All students attending Clark in-person courses or activities for winter quarter will be required to be vaccinated against COVID-19, or obtain an approved religious or medical exemption.
The mandate follows a recommendation from Clark’s Recovery Management and Return to Campus Teams, composed of Clark faculty, staff, and primary stakeholders. The teams also considered feedback from ASCC student representation and parents.
Faculty and staff in education in Washington were mandated by the state to provide vaccination attestation, or have an accepted exemption on file by Oct. 18. For students, the decision was left up to school leadership.
“Our intent was that we would go back to fully face-to-face programs but we will have to see,” Clark’s President Dr. Karin Edwards said.
Washington State University required vaccination or exemption documentation for students system-wide attending in person courses by Sept. 10. When Oregon left the decision up to college policy makers, Portland Community College conversely opted not to mandate the vaccine with concerns that it would unfairly affect students of color.
With Clark’s safety teams, President Dr. Karin Edwards and Interim Vice President of Student Affairs Dr. Michele Cruse, tracked internal data, such as Clark campus cases and vaccine attestation, along with county data provided by Clark County Public Health, to stay updated on local coronavirus statistics. Vaccination data for Clark County revealed no significant disparity in access to vaccines, supporting the move towards a vaccine requirement.
Prioritizing community health, Cruse emphasized that increasing student comfortability to return to campus also played a role in the decision.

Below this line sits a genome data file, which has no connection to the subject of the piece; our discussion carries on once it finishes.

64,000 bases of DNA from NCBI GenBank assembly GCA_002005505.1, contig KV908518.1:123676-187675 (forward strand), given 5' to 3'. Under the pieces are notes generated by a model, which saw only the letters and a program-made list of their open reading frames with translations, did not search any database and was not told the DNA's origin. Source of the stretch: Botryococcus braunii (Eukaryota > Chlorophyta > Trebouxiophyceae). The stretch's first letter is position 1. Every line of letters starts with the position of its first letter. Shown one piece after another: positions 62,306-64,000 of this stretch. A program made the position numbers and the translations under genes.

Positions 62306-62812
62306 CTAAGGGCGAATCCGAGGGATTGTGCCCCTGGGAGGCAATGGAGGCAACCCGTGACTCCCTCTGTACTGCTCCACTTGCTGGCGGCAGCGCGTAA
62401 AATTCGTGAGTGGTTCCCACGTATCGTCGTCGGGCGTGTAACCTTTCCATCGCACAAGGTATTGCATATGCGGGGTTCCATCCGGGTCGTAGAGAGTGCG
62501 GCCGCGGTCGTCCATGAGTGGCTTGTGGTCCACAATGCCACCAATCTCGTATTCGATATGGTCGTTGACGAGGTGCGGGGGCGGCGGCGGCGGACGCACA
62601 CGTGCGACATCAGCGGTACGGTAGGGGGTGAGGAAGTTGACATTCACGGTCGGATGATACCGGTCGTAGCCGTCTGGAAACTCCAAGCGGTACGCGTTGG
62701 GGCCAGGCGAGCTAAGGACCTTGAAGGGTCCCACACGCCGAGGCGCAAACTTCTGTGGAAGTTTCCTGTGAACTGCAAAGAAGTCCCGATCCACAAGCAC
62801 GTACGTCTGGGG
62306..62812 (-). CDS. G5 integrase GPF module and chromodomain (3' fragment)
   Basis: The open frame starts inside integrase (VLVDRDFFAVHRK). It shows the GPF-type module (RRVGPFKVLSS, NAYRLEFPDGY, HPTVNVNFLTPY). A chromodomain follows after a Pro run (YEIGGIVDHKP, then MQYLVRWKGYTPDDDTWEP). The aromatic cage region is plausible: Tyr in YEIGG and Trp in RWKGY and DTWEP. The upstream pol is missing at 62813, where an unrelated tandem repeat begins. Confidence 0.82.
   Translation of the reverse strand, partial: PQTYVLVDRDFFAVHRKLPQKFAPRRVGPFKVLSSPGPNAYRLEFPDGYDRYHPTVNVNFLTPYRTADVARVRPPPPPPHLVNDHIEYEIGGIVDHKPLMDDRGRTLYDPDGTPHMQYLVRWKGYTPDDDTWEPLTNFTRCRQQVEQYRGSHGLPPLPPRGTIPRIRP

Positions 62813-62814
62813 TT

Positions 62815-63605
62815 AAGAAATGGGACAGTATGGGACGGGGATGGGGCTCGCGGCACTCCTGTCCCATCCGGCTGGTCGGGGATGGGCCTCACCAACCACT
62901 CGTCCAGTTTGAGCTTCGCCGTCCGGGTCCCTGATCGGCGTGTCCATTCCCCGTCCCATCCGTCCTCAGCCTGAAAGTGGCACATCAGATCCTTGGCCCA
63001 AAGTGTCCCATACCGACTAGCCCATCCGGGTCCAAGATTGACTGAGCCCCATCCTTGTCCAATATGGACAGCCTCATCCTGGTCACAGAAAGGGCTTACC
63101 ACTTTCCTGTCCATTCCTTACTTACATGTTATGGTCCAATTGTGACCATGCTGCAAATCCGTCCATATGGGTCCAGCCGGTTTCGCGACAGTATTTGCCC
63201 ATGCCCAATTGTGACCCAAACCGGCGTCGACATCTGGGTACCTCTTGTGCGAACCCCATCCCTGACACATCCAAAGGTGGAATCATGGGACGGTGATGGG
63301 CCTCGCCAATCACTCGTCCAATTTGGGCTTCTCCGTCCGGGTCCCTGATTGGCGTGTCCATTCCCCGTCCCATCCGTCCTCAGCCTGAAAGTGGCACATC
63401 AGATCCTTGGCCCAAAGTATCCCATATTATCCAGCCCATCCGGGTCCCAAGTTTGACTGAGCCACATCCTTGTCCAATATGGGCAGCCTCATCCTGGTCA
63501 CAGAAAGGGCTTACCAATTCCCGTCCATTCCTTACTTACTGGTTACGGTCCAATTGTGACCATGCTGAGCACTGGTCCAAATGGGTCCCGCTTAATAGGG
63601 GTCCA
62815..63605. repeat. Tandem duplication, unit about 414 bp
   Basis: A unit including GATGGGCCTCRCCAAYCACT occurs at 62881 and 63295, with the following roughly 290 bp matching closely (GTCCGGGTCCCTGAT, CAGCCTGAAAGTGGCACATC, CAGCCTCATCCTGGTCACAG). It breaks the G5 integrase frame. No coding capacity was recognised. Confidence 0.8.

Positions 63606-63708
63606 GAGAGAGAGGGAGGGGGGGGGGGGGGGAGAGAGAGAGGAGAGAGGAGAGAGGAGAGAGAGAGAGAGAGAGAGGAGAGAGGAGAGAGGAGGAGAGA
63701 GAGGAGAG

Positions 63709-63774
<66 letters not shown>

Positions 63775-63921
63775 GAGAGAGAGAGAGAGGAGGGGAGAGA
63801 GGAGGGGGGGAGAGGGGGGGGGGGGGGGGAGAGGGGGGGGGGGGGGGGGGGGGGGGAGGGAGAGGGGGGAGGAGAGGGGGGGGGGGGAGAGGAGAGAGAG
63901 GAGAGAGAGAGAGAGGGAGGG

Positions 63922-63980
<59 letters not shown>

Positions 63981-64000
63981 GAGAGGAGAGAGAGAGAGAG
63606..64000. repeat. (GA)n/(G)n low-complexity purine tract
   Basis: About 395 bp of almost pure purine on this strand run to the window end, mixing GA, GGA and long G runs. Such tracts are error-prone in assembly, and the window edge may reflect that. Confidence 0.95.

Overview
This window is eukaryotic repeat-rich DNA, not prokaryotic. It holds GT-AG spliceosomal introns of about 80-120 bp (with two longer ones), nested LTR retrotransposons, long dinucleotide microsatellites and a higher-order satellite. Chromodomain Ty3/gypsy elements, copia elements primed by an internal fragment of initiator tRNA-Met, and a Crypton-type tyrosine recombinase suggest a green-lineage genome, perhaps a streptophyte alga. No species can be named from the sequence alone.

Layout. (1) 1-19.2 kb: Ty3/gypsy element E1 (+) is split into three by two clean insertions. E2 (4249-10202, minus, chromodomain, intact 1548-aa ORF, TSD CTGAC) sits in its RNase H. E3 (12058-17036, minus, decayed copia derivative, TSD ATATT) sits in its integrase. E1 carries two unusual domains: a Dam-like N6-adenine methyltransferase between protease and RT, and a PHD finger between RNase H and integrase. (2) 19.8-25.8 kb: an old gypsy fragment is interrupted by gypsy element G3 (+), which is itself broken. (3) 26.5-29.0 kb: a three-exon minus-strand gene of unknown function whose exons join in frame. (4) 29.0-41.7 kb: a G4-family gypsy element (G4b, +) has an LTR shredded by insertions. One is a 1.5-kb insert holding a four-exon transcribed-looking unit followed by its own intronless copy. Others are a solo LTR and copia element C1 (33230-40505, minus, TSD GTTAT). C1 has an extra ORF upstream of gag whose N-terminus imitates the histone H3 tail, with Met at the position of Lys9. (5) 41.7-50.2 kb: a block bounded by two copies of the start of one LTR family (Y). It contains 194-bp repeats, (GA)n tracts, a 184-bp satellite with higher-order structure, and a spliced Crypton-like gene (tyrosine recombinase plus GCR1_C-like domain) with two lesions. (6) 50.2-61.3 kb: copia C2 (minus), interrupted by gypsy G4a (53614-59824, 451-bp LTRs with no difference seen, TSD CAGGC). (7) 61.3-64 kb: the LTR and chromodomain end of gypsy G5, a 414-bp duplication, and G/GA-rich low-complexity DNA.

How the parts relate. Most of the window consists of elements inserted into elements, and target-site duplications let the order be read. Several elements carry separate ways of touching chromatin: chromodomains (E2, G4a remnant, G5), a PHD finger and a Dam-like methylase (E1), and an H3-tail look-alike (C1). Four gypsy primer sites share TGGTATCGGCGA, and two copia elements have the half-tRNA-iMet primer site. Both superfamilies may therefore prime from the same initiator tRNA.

“There needs to be opportunity to support all types of learners, and this online learning is not the best for everyone,” Cruse said. “That was definitely one of the bigger factors.”
Cruse also noted that out of Clark’s 8,000 enrolled students, only around 2,000 returned to in-person classes for fall quarter.
Robert Weston, chairman of Clark’s mathematics division, believes that the winter mandate marks a step in the right direction. Although he was unable to teach any in-person courses fall quarter due to low enrollment, Weston is optimistic for the mandate.
“I’m really hopeful that we’ll see a lot of people feel more confident and comfortable coming back to class face-to-face in the winter,” said Weston.
Chris Ramirez, a second year student at Clark, says he thinks the mandate is one step closer to leaving behind other current COVID-19 related restrictions, such as wearing masks.
“I’ve had the vaccine for a while now so for me, you know, it’s a comfort to know that they’re doing something and that everyone [gets] vaccinated,” Ramirez said.
Running Start student Brooke Ottem isn’t yet vaccinated, and is currently debating whether to receive the vaccine or return to only online courses come fall. She emphasized respecting people’s personal decisions.
“Be mindful of everyone’s reasons for not getting it or getting it,” said Ottem. “It’s a personal reason for what they want or don’t want to put in their body.”
Weston notes that as the virus is ongoing, student feedback is appreciated.
“If a student is ever concerned about their classroom, cleaning supplies, physical distancing, or when and how classes move from face-to-face to online, please speak to your ASCC representative,” said Weston.
ASCC’s current student representation is Vice President Claudia Carrion. She can be reached at firstname.lastname@example.org. More information about the upcoming requirement can be found on Clark’s student vaccination page.